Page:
Short-term stock market volatility can cause us to lose perspective. In times of market volatility, you may see alarming fluctuations in your account balances, making it tempting to adjust your asset allocation in search of calmer waters. Yet it’s important to consider the performance of a balanced portfolio over time.
With the recent tragedies involving the Boeing 737 Max airplane, travel safety is back in the news. The debate of flying versus driving is always a curious one. It says many things about human risk behavior. Most people know it is much safer to fly than to drive. Here are the latest United States fatality statistics for 2017:
While speaking with a cardiologist recently, my eyes were opened to the “Simple, but not Easy” strategy being applied in the medical profession. We communicate frequently about the importance of this strategy in personal finance so it was fascinating to see it play out in another profession. I thought it would be helpful to share this experience (Don’t worry, no one was hurt in this process!).
Global stock market leadership historically has alternated between U.S. and international markets. Rather than choosing one class of stocks over the other based on past performance, focus on the potential long-term benefits of a global approach.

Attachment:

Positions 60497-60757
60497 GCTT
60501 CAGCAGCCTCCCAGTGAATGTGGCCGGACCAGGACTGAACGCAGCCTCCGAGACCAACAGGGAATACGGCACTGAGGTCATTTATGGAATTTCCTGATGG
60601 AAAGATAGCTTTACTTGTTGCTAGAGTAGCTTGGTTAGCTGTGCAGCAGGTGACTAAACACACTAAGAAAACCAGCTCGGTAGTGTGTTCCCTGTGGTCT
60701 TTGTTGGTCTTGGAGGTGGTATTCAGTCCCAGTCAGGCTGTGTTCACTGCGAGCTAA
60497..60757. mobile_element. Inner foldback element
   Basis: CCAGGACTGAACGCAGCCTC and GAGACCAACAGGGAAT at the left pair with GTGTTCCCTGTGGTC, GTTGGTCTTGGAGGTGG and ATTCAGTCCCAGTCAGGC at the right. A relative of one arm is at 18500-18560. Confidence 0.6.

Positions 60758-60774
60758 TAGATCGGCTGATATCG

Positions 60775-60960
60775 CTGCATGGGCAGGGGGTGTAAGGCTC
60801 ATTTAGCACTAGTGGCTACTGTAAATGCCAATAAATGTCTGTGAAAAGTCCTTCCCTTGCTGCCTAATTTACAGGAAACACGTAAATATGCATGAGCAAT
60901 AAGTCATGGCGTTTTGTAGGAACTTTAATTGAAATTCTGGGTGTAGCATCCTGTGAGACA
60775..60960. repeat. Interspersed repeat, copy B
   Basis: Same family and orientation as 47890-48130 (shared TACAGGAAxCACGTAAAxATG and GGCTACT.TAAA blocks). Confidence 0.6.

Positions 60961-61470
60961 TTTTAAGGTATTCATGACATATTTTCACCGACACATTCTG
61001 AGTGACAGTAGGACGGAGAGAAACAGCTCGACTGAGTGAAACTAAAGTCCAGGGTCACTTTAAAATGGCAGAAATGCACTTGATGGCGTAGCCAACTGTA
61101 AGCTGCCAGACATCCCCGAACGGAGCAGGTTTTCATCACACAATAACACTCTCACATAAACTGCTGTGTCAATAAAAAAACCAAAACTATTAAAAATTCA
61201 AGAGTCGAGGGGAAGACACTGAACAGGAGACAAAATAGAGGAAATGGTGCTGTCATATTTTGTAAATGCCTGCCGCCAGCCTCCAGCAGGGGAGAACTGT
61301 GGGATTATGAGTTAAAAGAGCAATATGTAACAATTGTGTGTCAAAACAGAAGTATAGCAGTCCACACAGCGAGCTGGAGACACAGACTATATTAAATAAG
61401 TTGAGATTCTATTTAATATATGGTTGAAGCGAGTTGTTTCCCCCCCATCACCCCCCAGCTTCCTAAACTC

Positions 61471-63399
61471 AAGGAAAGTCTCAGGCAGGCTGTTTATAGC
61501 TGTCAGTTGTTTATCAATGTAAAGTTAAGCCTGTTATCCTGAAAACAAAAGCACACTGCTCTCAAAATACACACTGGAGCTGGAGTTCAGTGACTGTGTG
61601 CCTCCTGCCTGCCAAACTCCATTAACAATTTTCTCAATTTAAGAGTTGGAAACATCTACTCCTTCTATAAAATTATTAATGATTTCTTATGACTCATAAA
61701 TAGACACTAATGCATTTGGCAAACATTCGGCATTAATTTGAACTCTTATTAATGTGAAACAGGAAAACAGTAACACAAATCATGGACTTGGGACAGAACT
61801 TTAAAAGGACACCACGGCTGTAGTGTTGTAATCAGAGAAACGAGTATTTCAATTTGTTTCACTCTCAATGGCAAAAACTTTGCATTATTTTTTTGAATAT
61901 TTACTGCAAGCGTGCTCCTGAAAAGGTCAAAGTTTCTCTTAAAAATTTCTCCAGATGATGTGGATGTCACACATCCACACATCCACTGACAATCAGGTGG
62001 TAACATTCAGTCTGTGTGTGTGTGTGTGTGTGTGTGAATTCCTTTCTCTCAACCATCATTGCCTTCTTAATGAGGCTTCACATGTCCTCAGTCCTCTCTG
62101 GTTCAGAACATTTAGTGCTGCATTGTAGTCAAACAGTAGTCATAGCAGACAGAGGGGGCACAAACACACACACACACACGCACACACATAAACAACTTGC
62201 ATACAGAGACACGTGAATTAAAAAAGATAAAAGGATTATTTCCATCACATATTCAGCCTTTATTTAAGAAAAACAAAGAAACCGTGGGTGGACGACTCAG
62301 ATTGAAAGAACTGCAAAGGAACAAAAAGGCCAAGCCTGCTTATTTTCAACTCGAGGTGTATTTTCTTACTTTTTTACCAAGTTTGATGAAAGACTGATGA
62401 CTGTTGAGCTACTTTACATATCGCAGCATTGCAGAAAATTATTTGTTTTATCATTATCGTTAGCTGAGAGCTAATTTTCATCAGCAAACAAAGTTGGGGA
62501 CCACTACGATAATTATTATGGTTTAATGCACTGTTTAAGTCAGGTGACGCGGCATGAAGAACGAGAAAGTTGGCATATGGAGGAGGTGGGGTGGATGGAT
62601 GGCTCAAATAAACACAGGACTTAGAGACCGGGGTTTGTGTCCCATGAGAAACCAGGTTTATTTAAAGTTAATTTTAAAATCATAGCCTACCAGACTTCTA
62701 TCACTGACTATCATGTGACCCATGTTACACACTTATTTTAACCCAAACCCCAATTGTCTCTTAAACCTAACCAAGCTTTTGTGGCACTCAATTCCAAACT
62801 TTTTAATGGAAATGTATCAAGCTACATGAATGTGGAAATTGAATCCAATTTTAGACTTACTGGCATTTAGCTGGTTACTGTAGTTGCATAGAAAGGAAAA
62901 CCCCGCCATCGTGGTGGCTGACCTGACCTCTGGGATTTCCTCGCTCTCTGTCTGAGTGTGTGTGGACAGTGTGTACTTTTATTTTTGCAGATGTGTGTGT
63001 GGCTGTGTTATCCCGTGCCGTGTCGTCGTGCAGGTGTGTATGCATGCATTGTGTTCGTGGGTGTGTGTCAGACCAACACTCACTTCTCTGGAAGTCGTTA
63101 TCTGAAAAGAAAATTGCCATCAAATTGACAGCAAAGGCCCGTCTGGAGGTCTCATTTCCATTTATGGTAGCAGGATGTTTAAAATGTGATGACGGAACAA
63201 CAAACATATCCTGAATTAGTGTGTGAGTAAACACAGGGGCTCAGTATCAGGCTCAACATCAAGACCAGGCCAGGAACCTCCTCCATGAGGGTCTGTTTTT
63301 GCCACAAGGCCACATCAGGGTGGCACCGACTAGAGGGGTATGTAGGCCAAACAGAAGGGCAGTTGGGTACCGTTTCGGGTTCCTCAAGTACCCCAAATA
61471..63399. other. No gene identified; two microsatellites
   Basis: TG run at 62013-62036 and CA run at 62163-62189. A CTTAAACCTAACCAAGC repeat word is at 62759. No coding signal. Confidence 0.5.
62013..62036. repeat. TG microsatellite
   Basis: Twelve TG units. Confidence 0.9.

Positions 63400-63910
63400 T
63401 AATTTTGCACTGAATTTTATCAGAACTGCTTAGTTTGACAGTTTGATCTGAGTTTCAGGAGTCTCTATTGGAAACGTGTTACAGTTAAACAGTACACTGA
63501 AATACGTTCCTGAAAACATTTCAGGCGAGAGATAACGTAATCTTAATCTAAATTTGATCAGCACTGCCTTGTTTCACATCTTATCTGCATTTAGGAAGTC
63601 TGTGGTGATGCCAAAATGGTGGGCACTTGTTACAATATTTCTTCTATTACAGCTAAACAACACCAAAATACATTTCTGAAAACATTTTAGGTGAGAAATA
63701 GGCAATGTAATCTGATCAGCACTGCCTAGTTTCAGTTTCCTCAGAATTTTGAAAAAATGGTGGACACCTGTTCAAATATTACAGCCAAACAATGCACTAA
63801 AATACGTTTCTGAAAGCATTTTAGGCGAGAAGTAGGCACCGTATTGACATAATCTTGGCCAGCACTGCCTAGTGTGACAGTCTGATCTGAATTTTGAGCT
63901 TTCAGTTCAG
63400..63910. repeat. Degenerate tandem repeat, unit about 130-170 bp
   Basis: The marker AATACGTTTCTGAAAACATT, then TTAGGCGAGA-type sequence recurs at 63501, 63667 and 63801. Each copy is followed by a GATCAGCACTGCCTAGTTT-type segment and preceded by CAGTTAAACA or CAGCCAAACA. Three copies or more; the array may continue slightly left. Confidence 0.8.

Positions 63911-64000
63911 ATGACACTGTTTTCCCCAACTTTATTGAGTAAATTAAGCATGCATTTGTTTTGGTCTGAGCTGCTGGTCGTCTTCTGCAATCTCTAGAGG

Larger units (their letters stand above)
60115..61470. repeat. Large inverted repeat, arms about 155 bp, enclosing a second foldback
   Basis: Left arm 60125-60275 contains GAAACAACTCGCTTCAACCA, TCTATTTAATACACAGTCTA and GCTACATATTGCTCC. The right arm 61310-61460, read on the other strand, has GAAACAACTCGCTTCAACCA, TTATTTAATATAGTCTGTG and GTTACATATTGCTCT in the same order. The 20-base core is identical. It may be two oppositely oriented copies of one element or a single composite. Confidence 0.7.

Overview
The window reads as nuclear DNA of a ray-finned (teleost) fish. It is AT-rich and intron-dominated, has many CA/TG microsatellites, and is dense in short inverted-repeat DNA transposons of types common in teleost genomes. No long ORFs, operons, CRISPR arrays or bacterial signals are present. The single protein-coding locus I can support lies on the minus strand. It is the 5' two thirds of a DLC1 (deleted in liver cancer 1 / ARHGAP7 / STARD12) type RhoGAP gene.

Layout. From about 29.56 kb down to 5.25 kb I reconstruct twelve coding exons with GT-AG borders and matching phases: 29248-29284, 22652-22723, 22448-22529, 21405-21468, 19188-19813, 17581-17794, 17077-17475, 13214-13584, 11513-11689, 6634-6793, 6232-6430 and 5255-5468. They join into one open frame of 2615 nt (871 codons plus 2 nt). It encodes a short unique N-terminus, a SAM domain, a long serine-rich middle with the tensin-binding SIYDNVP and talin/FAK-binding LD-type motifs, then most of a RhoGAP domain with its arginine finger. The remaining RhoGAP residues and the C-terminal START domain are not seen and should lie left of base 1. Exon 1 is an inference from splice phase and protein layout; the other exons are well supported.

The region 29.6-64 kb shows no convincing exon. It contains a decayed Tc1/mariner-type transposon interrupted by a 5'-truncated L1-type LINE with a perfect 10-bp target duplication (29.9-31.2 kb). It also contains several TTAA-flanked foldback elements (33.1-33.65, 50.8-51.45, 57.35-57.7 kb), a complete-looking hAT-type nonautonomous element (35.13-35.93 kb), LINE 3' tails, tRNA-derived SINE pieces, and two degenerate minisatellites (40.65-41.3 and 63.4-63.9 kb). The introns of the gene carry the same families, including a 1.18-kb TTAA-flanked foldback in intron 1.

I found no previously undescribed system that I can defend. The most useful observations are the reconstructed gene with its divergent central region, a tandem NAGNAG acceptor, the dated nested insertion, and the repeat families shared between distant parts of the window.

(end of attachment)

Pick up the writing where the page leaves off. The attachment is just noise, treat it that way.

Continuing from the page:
Each January, economists and investment professionals make their yearly guesses of where the stock market will be the following twelve months. I say guesses because that is what they are. Unfortunately, predicting the stock market direction in the short-term is comparable to your favorite superhero’s superhuman power.
This report features world capital market performance for the past year.
Long-term stock market returns definitely do not come in nice, straight lines.
As 2019 approaches, and with US stocks outperforming non-US stocks in recent years, some investors have again turned their attention towards the role that global diversification plays in their portfolios.
Larger movements in the daily stock market prices are back. The reports we read in the paper, hear on the radio and see on the TV all say we should be doing something.